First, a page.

All the beautiful aesthetics, great performances and solid special effects in the world could not save the movies if they were boring. Given that they last around 3 hours+ a piece, boredom is a real threat. Peter Jackson avoided this by pacing the movies masterfully. The core of the narrative is the quest, the long and difficult journey from the Shire to Mordor, and Jackson builds everything else around this.
To start with, a sense of urgency pervades the movies -- the exposition never neglects to mention the gathering darkness, or the closeness of Mordor, or the frankly impossible nature of Frodo's task.
Moreover, the sequence of scenes is structured around the journey. Action sequences are interspersed with exposition and dialogue sequences so that we are neither talked to death by backstory nor subjected to a constant assault of context-free suspense. Moreover, the action sequences are made purposeful by being directly related to the main plot, most frequently and visibly by being complications in the characters' journey.
This structure is most visible in the first movie (which I think is the best, with the third film as a close second). The basic structure of the first movie is
- Cold open exposition
- Shire interlude
- Quest inroduced
- Flight from the ringwraiths (from the Shire to Brie to Weathertop to Rivendell)
Looking at the individual sequences, the flight from the ringwraiths, Moria and end-game sequences are some of the longest; the initial flight from the ringwraiths runs around half an hour. The exposition-heavy Lorien and Rivendell scenes are kept short and are sandwiched between suspenseful sequences. On the other hand, 'breather' scenes such Brie and the breaks within the Moria sequence allow the suspense to build again.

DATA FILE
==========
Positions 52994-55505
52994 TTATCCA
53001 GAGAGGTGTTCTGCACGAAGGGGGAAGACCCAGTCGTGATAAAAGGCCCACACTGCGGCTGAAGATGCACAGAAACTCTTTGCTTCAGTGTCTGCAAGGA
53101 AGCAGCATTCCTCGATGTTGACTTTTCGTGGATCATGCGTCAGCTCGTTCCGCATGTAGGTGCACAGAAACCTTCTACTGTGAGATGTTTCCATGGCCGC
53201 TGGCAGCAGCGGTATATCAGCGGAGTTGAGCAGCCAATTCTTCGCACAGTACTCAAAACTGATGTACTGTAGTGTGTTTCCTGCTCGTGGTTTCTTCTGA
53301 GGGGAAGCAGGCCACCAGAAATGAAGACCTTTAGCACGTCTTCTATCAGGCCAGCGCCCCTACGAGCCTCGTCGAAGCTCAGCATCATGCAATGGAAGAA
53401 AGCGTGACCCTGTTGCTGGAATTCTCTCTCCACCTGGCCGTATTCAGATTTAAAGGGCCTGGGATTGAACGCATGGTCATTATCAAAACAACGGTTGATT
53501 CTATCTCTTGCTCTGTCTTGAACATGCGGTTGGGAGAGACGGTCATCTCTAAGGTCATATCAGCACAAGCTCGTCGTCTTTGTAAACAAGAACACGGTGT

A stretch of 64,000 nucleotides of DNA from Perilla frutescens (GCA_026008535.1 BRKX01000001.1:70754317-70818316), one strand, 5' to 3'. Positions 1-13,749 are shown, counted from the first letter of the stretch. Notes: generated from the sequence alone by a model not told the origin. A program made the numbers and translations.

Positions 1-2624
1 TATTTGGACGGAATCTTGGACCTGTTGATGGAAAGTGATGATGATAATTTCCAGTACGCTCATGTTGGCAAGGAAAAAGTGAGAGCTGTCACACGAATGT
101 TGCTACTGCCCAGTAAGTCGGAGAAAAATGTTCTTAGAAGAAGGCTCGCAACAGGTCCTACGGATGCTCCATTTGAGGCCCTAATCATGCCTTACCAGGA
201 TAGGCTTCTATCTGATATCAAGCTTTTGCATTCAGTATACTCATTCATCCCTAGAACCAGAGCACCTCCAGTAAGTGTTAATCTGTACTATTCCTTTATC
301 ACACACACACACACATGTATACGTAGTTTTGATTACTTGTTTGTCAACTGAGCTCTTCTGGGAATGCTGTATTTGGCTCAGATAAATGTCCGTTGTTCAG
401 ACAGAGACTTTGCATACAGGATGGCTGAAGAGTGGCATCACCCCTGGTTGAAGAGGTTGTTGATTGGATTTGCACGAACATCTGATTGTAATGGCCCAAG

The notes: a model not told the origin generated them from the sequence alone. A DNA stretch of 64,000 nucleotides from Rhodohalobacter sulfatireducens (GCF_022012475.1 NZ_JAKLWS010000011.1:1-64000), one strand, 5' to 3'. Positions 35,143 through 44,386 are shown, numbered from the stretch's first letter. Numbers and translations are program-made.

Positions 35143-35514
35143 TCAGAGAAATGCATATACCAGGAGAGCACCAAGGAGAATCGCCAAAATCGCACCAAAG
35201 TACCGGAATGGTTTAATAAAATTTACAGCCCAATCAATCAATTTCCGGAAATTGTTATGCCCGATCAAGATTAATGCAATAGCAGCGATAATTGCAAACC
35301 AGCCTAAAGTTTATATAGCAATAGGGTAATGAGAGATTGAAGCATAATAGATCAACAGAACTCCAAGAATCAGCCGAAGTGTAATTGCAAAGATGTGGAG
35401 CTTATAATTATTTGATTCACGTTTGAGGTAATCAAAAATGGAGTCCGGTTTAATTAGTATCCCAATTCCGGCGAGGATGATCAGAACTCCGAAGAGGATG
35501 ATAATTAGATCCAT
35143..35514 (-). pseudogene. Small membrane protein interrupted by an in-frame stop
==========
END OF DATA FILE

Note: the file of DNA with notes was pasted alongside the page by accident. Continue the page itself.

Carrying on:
Viewing the extended cut of the first movie, it is obvious how much care went into crafting this sense of urgency. Most of the extra 30 minutes of the extended cut is sandwiched in between Moria and the breaking of the Fellowship, primarily in Lorien. Though one sequence is frankly incredible (a dialogue between Boromir and Aragorn that I'd wish they'd cut less in the theatrical release) the overall effect is to sap to movie of its narrative force, and the shorter, theatrical version of Lorien makes the movie much better.
Even with this beautiful pacing, the movie wouldn't work if the individual scenes weren't thrilling, which brings us to our next point.
Peter Jackson was a horror guy before he started directing epics, and I think this saves the movies. Everything I lay out above could have been in place and yet the movies could have been plodding sword-and-sandal pictures that no one would have shown up for. Instead, the movies are lightened and livened up by suspenseful set-pieces that keep the narrative momentum moving forward. Whenver something particularly horror-movie-esque happened my interlocutor would grab my shoulder and say "Creature Feature" to illustrate the tropes at work. This is visible most masterfully in Moria.
Looking closer, here is how Moria plays out:
- Beforehand -- All characters except Gimli refer to Moria with dread Saruman's narration is particularly explicit "Shadow and Flame", which lets us know that something really terrifying is down there